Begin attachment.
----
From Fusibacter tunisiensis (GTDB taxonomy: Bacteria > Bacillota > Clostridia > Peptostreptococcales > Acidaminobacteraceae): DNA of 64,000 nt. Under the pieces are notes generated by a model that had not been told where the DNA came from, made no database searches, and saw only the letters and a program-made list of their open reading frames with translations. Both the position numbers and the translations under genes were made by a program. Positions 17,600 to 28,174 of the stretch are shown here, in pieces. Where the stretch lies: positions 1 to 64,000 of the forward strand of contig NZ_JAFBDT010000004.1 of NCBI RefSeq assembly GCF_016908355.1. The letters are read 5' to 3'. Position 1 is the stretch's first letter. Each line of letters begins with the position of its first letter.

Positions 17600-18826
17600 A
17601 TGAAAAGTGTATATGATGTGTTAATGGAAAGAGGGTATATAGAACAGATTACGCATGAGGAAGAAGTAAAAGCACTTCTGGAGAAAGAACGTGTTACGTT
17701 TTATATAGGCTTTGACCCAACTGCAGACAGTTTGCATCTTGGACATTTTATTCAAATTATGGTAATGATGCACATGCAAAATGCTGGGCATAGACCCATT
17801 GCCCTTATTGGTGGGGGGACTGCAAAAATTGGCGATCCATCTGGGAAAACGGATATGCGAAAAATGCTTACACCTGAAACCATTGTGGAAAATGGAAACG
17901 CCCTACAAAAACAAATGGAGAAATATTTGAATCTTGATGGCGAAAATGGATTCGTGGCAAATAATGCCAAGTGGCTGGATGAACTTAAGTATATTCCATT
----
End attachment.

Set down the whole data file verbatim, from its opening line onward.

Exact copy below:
From Fusibacter tunisiensis (GTDB taxonomy: Bacteria > Bacillota > Clostridia > Peptostreptococcales > Acidaminobacteraceae): DNA of 64,000 nt. Under the pieces are notes generated by a model that had not been told where the DNA came from, made no database searches, and saw only the letters and a program-made list of their open reading frames with translations. Both the position numbers and the translations under genes were made by a program. Positions 17,600 to 28,174 of the stretch are shown here, in pieces. Where the stretch lies: positions 1 to 64,000 of the forward strand of contig NZ_JAFBDT010000004.1 of NCBI RefSeq assembly GCF_016908355.1. The letters are read 5' to 3'. Position 1 is the stretch's first letter. Each line of letters begins with the position of its first letter.

Positions 17600-18826
17600 A
17601 TGAAAAGTGTATATGATGTGTTAATGGAAAGAGGGTATATAGAACAGATTACGCATGAGGAAGAAGTAAAAGCACTTCTGGAGAAAGAACGTGTTACGTT
17701 TTATATAGGCTTTGACCCAACTGCAGACAGTTTGCATCTTGGACATTTTATTCAAATTATGGTAATGATGCACATGCAAAATGCTGGGCATAGACCCATT
17801 GCCCTTATTGGTGGGGGGACTGCAAAAATTGGCGATCCATCTGGGAAAACGGATATGCGAAAAATGCTTACACCTGAAACCATTGTGGAAAATGGAAACG
17901 CCCTACAAAAACAAATGGAGAAATATTTGAATCTTGATGGCGAAAATGGATTCGTGGCAAATAATGCCAAGTGGCTGGATGAACTTAAGTATATTCCATT